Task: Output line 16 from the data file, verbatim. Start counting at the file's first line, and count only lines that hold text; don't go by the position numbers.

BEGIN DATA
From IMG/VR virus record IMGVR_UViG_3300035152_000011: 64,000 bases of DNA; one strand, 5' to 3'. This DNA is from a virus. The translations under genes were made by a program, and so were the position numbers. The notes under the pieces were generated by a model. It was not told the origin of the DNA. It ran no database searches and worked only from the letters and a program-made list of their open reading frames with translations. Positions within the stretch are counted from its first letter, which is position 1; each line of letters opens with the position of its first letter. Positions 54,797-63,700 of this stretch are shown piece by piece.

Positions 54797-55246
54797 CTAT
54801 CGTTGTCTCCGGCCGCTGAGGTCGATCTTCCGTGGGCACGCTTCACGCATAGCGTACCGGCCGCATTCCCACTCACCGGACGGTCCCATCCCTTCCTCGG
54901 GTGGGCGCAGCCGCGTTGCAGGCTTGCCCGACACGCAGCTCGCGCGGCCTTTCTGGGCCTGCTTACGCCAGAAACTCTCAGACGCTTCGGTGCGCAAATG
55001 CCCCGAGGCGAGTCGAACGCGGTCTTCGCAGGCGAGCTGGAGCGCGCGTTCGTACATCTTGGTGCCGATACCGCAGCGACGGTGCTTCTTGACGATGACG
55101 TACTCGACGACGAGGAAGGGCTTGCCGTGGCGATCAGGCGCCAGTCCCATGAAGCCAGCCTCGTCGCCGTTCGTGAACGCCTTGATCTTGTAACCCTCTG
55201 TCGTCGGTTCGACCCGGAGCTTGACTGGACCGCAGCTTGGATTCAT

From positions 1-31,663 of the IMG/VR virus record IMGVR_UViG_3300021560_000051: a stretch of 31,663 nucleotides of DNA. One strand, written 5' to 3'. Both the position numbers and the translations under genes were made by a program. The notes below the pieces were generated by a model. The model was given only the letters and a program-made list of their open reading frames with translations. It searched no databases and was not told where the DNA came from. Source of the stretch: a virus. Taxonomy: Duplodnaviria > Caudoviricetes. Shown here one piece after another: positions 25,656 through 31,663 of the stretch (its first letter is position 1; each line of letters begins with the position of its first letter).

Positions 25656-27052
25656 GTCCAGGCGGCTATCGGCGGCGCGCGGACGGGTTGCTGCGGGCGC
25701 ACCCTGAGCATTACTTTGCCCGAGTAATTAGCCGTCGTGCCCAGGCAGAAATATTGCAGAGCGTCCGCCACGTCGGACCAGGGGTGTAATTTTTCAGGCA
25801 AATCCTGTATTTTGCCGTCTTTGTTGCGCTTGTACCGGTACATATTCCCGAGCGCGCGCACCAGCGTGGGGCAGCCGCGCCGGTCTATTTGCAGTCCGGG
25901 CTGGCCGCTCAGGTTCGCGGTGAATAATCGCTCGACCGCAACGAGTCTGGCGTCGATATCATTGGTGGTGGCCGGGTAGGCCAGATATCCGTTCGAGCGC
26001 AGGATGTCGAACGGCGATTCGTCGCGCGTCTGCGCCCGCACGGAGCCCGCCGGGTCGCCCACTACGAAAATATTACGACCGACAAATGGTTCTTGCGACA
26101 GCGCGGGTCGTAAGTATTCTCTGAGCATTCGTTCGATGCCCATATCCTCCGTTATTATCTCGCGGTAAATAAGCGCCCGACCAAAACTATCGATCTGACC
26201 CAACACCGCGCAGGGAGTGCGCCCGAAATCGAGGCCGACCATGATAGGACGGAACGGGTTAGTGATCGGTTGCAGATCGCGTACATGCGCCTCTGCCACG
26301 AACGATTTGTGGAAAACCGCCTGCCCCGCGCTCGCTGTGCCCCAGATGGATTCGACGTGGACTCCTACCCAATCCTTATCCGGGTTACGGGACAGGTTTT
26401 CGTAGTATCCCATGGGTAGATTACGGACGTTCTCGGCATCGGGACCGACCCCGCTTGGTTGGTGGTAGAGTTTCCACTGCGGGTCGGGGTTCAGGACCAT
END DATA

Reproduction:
26101 GCGCGGGTCGTAAGTATTCTCTGAGCATTCGTTCGATGCCCATATCCTCCGTTATTATCTCGCGGTAAATAAGCGCCCGACCAAAACTATCGATCTGACC